I think I’ve confessed here before that one thing I love about writing is doing the background research.
Sometimes my reason for enjoying the research is obvious, such as the many times I’ve–tragically, I know–found myself needing to know something about men’s underwear. No, seriously. My husband’s a confirmed boxer-briefs-from-Target kind of guy, so if I want my guys to wear anything more exotic than that, I can’t rely on Hubby as an information resource. I’ve visited the Andrew Christian website enough times that their ads keep appearing on websites I visit. Again, tragic.
But not all my enjoyable research involves nearly-naked men. Sometimes I like the challenge of it. For my novella The Pillar, which will come out in August, I needed to know how much a male slave would have cost in 15th century Bosnia. I never found a definitive answer to that one. But I did find out the cost of a slave in Venice during the same timeframe, and I found out the name of the currency used in Bosnia then, and I even was able to do a currency conversion to arrive at an approximation that’s close enough, I think.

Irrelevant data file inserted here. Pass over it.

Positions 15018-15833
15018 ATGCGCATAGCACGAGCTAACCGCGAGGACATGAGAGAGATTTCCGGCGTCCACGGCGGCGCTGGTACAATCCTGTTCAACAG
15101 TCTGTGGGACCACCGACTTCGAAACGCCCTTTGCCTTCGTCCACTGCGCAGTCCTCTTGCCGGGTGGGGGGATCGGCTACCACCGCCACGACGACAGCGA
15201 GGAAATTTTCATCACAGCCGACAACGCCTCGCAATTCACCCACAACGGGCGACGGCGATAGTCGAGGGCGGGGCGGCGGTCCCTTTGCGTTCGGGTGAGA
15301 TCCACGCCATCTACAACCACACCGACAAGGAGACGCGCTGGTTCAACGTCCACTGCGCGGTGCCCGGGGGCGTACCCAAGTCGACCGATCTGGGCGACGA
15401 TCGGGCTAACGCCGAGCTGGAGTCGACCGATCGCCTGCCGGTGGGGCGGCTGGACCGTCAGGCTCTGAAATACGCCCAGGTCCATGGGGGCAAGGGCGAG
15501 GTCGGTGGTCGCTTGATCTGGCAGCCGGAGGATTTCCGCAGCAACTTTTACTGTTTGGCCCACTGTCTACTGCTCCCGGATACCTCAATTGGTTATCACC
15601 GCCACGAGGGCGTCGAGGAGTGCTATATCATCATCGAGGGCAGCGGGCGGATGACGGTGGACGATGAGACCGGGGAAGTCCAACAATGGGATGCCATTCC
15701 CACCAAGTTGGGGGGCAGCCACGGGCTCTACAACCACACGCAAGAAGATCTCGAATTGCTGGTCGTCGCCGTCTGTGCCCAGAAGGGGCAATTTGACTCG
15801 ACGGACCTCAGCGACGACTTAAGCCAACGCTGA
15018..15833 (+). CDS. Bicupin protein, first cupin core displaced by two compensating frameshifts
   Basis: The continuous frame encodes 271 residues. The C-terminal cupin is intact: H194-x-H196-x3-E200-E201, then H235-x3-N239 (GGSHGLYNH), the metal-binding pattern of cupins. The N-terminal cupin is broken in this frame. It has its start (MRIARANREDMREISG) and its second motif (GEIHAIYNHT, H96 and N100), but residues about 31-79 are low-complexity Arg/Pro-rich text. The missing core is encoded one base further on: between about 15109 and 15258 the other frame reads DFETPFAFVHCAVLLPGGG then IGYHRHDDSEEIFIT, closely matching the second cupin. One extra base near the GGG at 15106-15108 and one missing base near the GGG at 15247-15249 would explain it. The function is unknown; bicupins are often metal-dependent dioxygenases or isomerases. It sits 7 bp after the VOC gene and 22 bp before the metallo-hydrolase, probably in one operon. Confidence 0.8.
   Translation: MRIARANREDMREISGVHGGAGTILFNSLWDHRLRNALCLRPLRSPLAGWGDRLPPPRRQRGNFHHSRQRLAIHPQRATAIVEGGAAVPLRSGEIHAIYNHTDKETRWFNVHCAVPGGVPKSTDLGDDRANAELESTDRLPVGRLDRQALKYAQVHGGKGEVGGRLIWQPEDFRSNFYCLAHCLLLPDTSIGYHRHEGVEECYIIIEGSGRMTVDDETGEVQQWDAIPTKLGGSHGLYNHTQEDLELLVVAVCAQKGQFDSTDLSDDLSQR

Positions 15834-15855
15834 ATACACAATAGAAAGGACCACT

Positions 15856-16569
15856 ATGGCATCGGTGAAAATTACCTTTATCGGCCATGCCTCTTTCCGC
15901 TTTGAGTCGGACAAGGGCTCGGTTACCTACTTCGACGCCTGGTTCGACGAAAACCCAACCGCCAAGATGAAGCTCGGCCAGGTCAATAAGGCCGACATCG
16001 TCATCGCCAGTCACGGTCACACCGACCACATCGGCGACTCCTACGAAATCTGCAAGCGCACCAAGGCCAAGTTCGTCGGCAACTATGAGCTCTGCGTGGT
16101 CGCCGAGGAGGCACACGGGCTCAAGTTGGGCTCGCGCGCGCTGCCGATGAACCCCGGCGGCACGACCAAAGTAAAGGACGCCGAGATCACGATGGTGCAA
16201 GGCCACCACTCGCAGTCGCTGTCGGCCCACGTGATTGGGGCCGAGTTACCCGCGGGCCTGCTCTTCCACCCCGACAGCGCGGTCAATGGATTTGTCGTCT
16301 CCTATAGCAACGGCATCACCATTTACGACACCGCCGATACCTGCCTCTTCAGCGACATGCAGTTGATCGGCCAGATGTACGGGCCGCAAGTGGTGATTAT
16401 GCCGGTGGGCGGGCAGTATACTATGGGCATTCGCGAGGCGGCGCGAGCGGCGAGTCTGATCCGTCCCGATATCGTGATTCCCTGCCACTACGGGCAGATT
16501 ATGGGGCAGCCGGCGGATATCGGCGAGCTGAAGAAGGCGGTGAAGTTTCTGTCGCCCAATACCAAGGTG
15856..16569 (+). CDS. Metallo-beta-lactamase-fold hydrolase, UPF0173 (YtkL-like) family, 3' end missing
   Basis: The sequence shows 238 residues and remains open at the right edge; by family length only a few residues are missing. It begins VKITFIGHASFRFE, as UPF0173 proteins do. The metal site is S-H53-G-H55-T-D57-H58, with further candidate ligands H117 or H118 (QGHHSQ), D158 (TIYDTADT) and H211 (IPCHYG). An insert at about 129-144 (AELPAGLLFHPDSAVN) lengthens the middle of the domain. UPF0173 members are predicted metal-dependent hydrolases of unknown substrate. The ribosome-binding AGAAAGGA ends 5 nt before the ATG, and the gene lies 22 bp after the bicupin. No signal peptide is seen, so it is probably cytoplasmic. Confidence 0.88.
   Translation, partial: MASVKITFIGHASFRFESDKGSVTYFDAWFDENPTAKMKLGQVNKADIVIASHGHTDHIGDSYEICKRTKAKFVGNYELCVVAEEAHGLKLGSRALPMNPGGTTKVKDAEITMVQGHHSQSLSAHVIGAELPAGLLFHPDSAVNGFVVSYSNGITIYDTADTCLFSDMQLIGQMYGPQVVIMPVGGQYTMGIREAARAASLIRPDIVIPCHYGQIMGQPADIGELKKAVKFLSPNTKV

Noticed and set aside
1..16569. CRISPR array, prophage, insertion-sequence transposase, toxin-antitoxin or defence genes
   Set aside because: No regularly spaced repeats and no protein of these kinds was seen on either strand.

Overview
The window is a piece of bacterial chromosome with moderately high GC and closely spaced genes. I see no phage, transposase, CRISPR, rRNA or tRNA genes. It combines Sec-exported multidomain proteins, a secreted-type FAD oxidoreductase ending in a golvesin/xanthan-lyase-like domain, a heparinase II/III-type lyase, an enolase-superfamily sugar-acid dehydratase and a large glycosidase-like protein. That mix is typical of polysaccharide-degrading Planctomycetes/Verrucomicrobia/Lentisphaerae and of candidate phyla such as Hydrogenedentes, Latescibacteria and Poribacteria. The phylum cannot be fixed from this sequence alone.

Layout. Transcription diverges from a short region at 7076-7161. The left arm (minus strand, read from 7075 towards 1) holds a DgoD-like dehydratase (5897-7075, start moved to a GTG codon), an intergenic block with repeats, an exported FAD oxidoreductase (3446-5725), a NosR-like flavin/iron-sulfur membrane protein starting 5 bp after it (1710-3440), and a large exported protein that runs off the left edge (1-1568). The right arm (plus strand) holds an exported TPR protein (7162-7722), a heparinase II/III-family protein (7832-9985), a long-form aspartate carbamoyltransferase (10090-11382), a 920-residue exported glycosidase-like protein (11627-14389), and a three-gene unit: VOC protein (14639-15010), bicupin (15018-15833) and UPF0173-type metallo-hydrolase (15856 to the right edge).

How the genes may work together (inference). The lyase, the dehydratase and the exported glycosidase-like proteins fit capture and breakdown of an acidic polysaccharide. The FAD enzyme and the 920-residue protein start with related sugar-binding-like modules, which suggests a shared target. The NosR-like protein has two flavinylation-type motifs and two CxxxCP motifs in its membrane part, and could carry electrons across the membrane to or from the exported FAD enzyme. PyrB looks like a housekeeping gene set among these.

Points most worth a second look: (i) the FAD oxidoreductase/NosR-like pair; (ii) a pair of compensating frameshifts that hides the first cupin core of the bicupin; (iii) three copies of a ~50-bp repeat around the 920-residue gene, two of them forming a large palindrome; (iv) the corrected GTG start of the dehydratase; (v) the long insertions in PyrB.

So now I’m writing a story set in rural Oregon in the 1880s. I’m only about 5000 words in, but here are the things I’ve looked up so far:
- How to load and shoot a shotgun from that era– I’m still searching for good info on this
- What color would a wolf’s eyes glow in lantern light at night?
- What were the most popular boy names in the USA circa 1860?
- Were there possums in Oregon in the 1880s?– I vaguely remember hearing they were brought west during the Great Depression, and it turns out that’s true. So no possums in my story.
- What year did the transcontinental railroad arrive in Portland?– 1883, in case you wondered too.
- How would a horse be attached to a cart it was going to pull?– Because I know zilch about horses or wagons.
- Where was a tony place to live in New York City in this era?– Fifth Avenue
- What would a fairly wealthy young man have for breakfast in Paris in the 1880s?
Sometimes it’s a miracle I get any writing done at all!
2 thoughts on “Weird Research”
researching is fun…even when you find yourself three hours later reading about Norwegian immigration in 1800s London…when all you were initially looking for was information about Hardanger fiddles.
Now, both of those subjects sound really interesting!